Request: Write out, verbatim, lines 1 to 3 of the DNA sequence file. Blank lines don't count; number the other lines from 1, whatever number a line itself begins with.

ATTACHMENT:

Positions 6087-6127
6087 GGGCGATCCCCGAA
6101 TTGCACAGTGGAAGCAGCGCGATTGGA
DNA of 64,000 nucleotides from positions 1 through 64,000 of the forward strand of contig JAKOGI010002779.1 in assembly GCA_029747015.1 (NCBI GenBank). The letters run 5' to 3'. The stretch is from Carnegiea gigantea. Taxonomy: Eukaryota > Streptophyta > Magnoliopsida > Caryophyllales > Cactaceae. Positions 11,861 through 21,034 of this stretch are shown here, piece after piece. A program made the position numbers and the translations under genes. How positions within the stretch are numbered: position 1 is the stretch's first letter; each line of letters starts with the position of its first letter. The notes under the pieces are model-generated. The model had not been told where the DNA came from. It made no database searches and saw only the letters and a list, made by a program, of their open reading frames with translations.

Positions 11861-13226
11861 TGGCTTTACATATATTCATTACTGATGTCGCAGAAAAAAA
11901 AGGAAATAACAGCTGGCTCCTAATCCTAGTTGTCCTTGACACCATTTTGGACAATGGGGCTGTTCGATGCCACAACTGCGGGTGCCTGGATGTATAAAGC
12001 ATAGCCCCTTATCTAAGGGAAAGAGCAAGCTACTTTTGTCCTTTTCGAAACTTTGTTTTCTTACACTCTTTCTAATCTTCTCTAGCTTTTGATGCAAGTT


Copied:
Positions 6087-6127
6087 GGGCGATCCCCGAA
6101 TTGCACAGTGGAAGCAGCGCGATTGGA